City of Steamboat to decide whether to continue unique snow-plowing arrangement for 15 property owners
November 8, 2017
STEAMBOAT SPRINGS — Barring a last-minute reprieve next week from the Steamboat Springs City Council, 15 private property owners along the eastern side of U.S. Highway 40 will have to start plowing snow from the stretch of sidewalk that runs from Pine Grove to Old Fish Creek Falls Road.
The city has for several years plowed this long segment of sidewalk despite city codes that call for the adjoining private property owners to maintain it just like other property owners around the city are required to do.
Some at City Hall fear that if this tradition continues, other private property owners might start coming to the city seeking the same service at the city's expense.
Relieving the city of the plowing responsibility would also allow the government to focus on other city sidewalks and increasing demands for service elsewhere.
But some of the property owners who potentially face new maintenance responsibilities and pricey snowplowing contracts along the highway are crying foul.
They also have concerns about taking over maintenance of a sidewalk area that is constantly being buried under snow by the highway snow-plowing operations.
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The City Council will decide what the city should do Tuesday night at a public meeting.
Current city officials say they aren't sure why the city took on the plowing responsibility years ago, and employees who are thought to have started the tradition are no longer with the city.
Public Works Director Jon Snyder speculates the city started plowing it when snow removed from the highway started piling up on the sidewalk and no one else was removing it.
The sidewalk on U.S. 40 isn't the only place the city has done the plowing work for some private property owners. Up until about three years ago, the city's Parks and Recreation Department removed snow from sidewalks in front of residences in Old Town near Soda Creek Elementary School.
But that tradition ended at the direction of former Steamboat City Manager Deb Hinsvark. The city also ended a similar practice of plowing sidewalks near Central Park Plaza.
The city said all of the plowing arrangements were counter to city code, which reads: “The owner, occupant or agent of the owner of any building, property or vacant lot is required to maintain the sidewalks, the parking area and the curbs (the area from the property line to the gutter) adjoining the building, property or vacant lot…”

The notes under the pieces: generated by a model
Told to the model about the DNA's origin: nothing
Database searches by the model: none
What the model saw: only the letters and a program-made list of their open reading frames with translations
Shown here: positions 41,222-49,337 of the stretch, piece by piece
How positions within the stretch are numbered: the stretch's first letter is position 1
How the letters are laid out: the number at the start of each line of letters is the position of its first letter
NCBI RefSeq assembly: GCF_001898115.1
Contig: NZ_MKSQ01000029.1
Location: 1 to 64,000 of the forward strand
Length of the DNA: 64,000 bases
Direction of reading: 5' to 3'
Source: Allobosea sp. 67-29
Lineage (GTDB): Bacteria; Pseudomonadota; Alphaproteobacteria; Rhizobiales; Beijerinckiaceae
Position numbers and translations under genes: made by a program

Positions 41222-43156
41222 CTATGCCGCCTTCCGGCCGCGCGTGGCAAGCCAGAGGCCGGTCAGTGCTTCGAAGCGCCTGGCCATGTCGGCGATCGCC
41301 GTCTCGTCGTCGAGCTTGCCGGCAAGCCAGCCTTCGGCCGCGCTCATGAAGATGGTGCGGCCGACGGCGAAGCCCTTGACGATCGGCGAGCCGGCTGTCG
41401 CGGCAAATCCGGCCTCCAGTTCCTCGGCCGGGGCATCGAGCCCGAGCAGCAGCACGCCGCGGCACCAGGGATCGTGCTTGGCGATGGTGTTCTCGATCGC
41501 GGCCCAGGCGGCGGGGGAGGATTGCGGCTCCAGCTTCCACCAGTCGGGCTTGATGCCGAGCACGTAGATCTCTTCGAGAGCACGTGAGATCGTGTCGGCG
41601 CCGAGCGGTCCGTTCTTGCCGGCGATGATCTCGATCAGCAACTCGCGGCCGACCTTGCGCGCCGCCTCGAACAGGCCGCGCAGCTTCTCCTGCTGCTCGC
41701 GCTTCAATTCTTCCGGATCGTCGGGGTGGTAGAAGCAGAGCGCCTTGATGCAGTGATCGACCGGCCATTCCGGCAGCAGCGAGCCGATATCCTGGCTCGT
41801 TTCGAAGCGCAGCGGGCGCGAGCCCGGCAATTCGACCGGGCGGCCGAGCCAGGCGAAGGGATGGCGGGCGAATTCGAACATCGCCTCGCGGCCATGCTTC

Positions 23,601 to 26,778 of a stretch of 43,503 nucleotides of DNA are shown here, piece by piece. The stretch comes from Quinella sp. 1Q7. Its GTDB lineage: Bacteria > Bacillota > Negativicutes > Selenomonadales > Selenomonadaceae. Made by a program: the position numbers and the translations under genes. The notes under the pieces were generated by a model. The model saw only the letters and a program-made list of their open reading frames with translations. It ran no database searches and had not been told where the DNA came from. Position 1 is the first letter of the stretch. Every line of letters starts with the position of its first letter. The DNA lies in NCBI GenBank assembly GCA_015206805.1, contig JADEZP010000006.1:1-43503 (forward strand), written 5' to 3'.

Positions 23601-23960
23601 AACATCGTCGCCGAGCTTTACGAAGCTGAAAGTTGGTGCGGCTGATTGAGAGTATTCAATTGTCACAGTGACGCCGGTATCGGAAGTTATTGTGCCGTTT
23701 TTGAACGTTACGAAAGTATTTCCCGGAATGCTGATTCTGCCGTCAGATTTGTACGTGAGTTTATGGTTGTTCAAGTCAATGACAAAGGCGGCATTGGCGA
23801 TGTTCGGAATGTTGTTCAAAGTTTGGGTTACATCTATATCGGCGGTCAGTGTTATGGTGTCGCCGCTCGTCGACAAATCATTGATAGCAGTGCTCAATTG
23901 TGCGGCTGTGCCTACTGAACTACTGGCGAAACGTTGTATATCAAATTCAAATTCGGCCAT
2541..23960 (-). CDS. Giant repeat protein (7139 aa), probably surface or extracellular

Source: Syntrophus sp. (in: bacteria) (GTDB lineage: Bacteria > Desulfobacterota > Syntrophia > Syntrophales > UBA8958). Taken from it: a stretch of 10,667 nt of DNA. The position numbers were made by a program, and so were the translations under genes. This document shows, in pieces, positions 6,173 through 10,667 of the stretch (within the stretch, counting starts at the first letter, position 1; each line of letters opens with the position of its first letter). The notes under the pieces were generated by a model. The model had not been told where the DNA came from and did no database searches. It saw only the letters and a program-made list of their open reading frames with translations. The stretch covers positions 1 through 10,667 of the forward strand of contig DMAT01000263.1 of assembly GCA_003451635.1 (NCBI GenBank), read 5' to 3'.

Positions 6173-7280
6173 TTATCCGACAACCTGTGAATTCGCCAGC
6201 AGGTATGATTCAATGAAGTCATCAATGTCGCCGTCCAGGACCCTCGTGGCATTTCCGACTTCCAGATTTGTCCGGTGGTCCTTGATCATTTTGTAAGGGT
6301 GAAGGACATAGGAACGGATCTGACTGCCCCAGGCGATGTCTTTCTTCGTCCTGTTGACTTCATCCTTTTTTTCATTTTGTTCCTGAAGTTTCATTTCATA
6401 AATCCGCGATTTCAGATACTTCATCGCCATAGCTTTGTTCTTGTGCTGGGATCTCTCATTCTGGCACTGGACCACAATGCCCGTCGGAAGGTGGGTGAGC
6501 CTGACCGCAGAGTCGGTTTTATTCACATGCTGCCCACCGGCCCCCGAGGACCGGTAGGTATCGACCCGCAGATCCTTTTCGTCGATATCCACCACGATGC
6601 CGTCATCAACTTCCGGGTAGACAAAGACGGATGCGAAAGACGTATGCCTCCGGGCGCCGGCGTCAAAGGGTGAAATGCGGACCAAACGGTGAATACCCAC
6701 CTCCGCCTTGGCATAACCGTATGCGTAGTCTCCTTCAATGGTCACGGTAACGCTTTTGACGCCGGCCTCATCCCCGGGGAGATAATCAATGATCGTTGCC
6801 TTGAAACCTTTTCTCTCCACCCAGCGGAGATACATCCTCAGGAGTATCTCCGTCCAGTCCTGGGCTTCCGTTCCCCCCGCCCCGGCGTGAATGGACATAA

Snyder said the sidewalk along U.S. 40 is the last remaining segment being plowed by the city despite codes that he said put the responsibility on private property owners.
"The question we're asking council is who should be responsible for this sidewalk in the future?" Snyder said.
Snyder also pointed out the city does not clear snow from the sidewalks downtown with the exception of the ones in front of city buildings.
The city spends between $3,000 and $3,500 a year plowing the sidewalk from Pine Grove to Old Fish Creek Falls Road. Snyder said the work takes about 30 to 35 hours each winter. City crews use a loader to remove the snow.
Last fall, the city sent out notices to the 15 private property owners along the highway informing them the city planned to discontinue the plowing starting this winter. Snyder said the response the city got back was limited.
Some property owners plan to ask the City Council Tuesday night to continue the city's plowing arrangement.
Brian Harvey, who heads the Steamboat Ridge Townhomes homeowners association, said residents who live off of Old Fish Creek Falls Road don't have an access from their property to the sidewalks along U.S. 40.
"It is well over 60 feet, and probably 100 feet, from our property line down to the sidewalk," Harvey said. "If our front doors went down to the sidewalk, it makes sense for that to be our responsibility … I'm just not sure how we could manage that portion of the sidewalk."
Robin Hanley, who owns and operates the nearby River Ridge apartments with her husband, John, shares Harvey’s concerns.
“We have no access to the property,” she said. “CDOT stores snow on it, so how are we supposed to manage their plowing all over a portion of sidewalk that we don’t use?”
Harvey said he thinks the city code requiring nearby sidewalk maintenance is more applicable to a business that has customers using the sidewalks. He added his HOA already pays thousands of dollars to remove snow from a private road used by residents.
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